Implementation guidelines for private office based mental health practices

Standard 5: Promotion and prevention

Page last updated: October 2010

The MHS works in partnership with its community to promote mental health and address prevention of mental health problems and / or mental illness.

Guidelines
Suggested evidence

Guidelines

For office based practices this standard has limited applicability because of the nature of the service provided. However all attempts are made to ensure that the mental health services develop appropriate and effective activities to promote mental health and prevent mental health problems and/or mental illness.

This Standard should be read in conjunction with Standard 8 Governance, leadership and management.

Development of activities (Criterion 5.1)

Development of promotion and prevention activities will be influenced by the size, scope of services provided and the sector the MHS operates in, for example, public, private, or the non-government organisation sector.

The MHS should link their promotion and prevention strategies to the early intervention of mental health problems and/or mental illness in accordance with the key directions of the National mental health promotion, prevention and early intervention action plan (2000).

Strategies need to be developed that capture the needs of our culturally and socially diverse population. Mental health promotion and prevention initiatives from conception through to implementation and evaluation need to be designed for culturally and socially diverse population groups.

Strategies for Aboriginal and Torres Strait Islander populations should also be informed by the National Framework for Aboriginal and Torres Strait Islander Health (2003 – 2013) and based on established partnerships with Aboriginal and Torres Strait Islander stakeholders.Top of page

Appropriate activities (Criterion 5.2)

To address this standard the MHS should consider establishing and maintaining partnerships with carers, consumers and relevant stakeholders to share and combine resources.

Collaborative partnerships (Criterion 5.3)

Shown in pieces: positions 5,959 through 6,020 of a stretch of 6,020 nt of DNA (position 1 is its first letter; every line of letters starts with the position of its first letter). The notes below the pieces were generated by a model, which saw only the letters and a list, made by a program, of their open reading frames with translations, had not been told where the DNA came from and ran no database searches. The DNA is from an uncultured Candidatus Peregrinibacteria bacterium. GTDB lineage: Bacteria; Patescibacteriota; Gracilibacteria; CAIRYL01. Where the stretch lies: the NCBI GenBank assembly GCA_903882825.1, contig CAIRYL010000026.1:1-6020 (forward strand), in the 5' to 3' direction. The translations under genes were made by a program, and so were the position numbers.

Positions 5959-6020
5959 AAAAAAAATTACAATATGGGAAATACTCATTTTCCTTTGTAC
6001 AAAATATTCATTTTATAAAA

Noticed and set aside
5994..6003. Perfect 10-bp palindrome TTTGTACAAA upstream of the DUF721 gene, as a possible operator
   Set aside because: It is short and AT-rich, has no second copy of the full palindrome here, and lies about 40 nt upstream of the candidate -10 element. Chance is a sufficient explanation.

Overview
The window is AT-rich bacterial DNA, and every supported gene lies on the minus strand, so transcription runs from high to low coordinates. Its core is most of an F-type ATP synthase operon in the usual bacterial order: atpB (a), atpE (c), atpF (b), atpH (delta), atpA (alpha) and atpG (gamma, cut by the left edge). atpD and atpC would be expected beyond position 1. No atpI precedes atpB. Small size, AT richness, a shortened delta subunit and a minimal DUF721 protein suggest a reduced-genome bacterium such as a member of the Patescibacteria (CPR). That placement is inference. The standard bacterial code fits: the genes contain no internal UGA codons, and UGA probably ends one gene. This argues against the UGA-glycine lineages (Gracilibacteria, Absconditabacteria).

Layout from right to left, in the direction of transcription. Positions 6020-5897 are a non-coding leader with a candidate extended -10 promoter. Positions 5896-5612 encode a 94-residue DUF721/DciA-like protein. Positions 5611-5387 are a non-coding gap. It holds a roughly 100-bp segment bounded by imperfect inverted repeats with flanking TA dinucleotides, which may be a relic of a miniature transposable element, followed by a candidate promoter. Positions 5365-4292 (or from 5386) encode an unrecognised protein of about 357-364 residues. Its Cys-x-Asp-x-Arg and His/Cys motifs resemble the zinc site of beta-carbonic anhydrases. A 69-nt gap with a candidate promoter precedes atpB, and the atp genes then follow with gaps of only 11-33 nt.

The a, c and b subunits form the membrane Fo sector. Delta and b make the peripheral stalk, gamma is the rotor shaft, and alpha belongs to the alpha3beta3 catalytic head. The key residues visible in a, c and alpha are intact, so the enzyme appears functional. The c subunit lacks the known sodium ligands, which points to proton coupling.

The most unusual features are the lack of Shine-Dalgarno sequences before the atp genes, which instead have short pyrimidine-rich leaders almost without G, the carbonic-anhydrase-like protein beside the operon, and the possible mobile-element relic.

Collaborative partnerships should be considered with other appropriate internal and external stakeholders to clarify roles and coordinate efforts. Through partnerships responsibility is distributed and resources for addressing different components of the promotion and prevention effort shared.

Examples of sectors and settings include:
  • drug and alcohol services
  • youth sector
  • housing
  • employment
  • Centrelink
  • aged care services
  • health promotion/public health
  • local government
  • community services
  • churches and religious groups
  • schools
  • tertiary education sector
  • Aboriginal and Torres Strait Islander groups
  • divisions of general practice
  • multicultural groups
  • early childhood services
  • maternal and baby health services
  • media/celebrity
  • local councils.
The MHS should have links to programs aimed at preventing the development of co-morbid illness and maintaining good health in consumers, carers and staff. Top of page

Strategies to promote awareness of the relationship between mental and physical health include:
  • depression and anxiety awareness programs
  • early psychosis awareness programs
  • parent and family education programs
  • stress management programs
  • mental health in the workplace
  • mental health education in schools
  • smoking cessation programs
  • alcohol, tobacco and other drug services and/or programs
  • leisure skills programs
  • programs that promote social inclusion and healthy lifestyles, such as links with sporting and recreation clubs
  • provision of fact sheets, either online or print based, to consumers, carers and other service providers, for example, on exercise and mental health, mental health and heart disease, or sleep and mental health
  • joint community education programs such as with MHS and general practitioners
  • local action groups.

Workforce (Criterion 5.6)

Workforce development on mental health promotion and prevention will be relevant in larger office based practices. These include:
  • training programs
  • networking forums and planning workshops
  • attendance and presentations at conferences
  • mentoring and supervision
  • access to online clearing houses, journals, practical resources and training programmes
  • access to key experts for advice.
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Suggested evidence

Evidence that may be provided for this standard includes:
  • partnerships with relevant sectors or settings
  • promotional packages
  • identification of position responsible for promotion and prevention
  • workforce development
  • evidence of promotion and prevention strategies and plans
  • policies and procedures:
    • promotion and prevention
    • workforce training programs
    • mentoring and supervision.